WASHINGTON — The nation’s capital has not been kind to the Giants in recent years, though they took a step toward reversing those fortunes on Saturday afternoon.
With a 5-2 win over the Nationals, the Giants secured only their second series victory at Nationals Park since 2010, improving to 2-8-1 over their last 11 series here.
The victory clinched a winning road trip for the Giants, who are 6-3 over their first nine games of their grueling 11-game swing through Cleveland, New York, Washington and Milwaukee. San Francisco will have a chance to complete a three-game sweep of the Nationals behind young ace Logan Webb in Sunday’s series finale.
Here are three takeaways as the Giants improved to 10-5 on the season.
1. Wood continues to deliver
The Giants are a bit shorthanded in their rotation following the injuries to Anthony DeSclafani (right ankle inflammation) and Alex Cobb (right adductor strain), but they continued to receive much-needed consistency from left-hander Alex Wood, who gave up two runs on four hits over five innings. Wood, who walked one and struck out five while throwing 77 pitches, now has a 2.51 ERA over his first three starts of the year.
“I’m throwing the ball really well right now,” Wood said. “I feel like I’m throwing the ball maybe as good as I have in my career. I’m commanding both sides of the plate, up and down, in and out. I’ve been striking my changeup a lot. I feel really good. I’m just trying to keep it rolling.”
Wood took a shutout into the fifth inning, but he surrendered a two-out solo shot to Riley Adams, followed by a double to Victor Robles, who scored on Lane Thomas’ RBI single to cut the Giants’ lead to 5-2. Still, Wood capped his outing by striking out Nationals star Juan Soto for the second time on a slider at the bottom of the zone.
The Giants have won 21 of Wood’s 29 starts (.724 winning percentage) since he joined the club in January 2021. That’s the fourth-best record among pitchers who have made a minimum of 25 starts in the Majors over that span, trailing only the Dodgers’ Julio Urías (28-7), Webb (23-6) and the Mets’ Max Scherzer (25-8).
2. Contributions from up and down the lineup
Five different Giants — Brandon Crawford, Luis González, Curt Casali, Darin Ruf and Joc Pederson — drove in one run apiece to lead a balanced offensive attack against old friend Aaron Sanchez, who was called up from Triple-A Rochester to make a spot start for the Nationals on Saturday.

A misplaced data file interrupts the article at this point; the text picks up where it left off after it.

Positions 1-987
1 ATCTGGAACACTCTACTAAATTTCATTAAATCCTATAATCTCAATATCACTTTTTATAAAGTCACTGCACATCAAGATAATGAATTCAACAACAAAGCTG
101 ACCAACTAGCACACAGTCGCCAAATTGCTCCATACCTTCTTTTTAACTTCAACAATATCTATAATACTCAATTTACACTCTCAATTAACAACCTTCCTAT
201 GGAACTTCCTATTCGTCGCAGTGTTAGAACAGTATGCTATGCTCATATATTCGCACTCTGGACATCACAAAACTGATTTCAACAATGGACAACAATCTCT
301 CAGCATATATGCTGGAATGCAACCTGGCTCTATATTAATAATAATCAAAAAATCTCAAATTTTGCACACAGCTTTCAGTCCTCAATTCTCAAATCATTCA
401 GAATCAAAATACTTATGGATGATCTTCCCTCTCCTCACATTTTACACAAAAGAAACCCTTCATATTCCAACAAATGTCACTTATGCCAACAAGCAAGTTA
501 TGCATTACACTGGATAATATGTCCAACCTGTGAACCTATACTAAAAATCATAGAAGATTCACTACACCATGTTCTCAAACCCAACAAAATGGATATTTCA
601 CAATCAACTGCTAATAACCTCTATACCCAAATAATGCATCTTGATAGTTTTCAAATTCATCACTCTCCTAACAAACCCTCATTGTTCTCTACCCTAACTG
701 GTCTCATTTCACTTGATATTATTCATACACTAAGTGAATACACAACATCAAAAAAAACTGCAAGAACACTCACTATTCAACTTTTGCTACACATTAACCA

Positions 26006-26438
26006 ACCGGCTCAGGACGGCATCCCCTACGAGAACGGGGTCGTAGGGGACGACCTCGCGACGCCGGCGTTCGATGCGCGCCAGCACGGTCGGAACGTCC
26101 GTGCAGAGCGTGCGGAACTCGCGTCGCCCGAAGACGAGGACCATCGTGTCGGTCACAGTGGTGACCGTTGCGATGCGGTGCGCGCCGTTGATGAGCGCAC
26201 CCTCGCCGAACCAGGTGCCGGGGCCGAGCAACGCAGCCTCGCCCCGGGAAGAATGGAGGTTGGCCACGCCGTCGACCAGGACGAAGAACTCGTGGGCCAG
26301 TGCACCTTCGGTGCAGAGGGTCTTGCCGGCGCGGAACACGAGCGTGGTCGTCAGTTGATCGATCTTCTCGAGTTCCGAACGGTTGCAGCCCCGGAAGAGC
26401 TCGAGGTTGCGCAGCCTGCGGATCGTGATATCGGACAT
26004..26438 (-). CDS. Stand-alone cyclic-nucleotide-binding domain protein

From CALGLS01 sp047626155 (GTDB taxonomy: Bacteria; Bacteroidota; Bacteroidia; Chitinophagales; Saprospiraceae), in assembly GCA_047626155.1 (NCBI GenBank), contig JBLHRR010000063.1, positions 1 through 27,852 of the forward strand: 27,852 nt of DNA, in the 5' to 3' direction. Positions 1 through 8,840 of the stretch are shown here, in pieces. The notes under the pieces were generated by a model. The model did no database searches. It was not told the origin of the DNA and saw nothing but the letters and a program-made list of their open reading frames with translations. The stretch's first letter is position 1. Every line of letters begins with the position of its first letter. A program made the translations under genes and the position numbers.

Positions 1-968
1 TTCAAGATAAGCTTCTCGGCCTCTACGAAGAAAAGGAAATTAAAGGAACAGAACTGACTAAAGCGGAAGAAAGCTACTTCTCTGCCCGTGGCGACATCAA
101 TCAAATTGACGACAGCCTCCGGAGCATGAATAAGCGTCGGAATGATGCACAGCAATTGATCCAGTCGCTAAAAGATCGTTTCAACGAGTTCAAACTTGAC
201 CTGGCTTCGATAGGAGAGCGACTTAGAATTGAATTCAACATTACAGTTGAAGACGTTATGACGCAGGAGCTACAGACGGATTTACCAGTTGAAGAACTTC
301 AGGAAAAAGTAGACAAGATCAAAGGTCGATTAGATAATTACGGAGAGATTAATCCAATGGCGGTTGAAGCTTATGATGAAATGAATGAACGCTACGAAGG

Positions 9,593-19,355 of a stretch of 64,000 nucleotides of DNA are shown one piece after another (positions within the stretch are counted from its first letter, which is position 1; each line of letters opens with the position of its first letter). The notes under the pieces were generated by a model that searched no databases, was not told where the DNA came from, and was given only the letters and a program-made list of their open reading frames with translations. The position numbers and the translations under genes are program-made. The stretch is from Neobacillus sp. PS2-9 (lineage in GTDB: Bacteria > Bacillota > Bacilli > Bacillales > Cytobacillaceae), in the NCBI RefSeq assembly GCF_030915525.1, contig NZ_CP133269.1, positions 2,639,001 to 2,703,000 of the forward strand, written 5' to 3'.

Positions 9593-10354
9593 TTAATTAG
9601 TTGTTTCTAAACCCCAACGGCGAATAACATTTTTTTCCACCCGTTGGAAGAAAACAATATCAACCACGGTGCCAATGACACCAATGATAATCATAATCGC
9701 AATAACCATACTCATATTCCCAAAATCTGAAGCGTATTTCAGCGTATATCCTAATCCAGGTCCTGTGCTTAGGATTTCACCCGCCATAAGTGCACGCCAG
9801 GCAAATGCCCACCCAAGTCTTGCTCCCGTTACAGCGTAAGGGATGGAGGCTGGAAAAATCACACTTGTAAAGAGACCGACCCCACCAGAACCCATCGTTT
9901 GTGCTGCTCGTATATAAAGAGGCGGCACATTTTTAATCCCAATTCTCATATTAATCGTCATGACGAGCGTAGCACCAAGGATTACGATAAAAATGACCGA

Crawford put San Francisco on the board with an RBI single in the first inning, while González collected his first career RBI with a sacrifice fly that sparked a four-run rally in the fifth. After a slow start at the plate, the 35-year-old Crawford has begun to heat up, going 9-for-29 (.310) with seven RBIs over his last seven games to lift his batting average to .245 on the season.
“I think for Craw, you kind of just wait and you know that there’s going to be big games in there,” manager Gabe Kapler said. “His numbers are going to begin to climb. He was an MVP-caliber player last year, and we know that that talent is going to emerge.”
Two of the Giants’ 10 hits were shift-busting bunt singles from left-handed-hitters — Mike Yastrzemski and González — which Kapler has encouraged to force opposing teams to change their defenses and open up more holes for hitters.
“It’s a nice weapon to have and to continue to utilize,” Kapler said.
3. Bullpen extends dominant start to the year
Giants relievers were unsung heroes for the club last year, leading the Majors with a 2.99 ERA despite their lack of household names. With virtually no turnover among the group, the bullpen is picking up right where it left off from 2021.
Leone gave up back-to-back singles with two outs in the sixth, but he escaped the jam with the help of center fielder Austin Slater, who made his second diving catch in as many days to rob Alcides Escobar and preserve the Giants’ three-run lead. Doval worked around a one-out single to César Hernández to post a scoreless ninth and pick up his third save of the season.
“I think it’s been an impressive group,” Kapler said. “Very team-first group. We haven’t established traditional roles — not because we’re opposed to traditional roles. It just hasn’t made the most sense. Our pitchers have been open and they’ve been reflective and they’ve been communicative in the bullpen. I feel like we have a pretty good understanding of what they need to be successful on any given day. We’re just going to keep communicating with them and letting their true talent emerge on the mound. It’s been good so far.”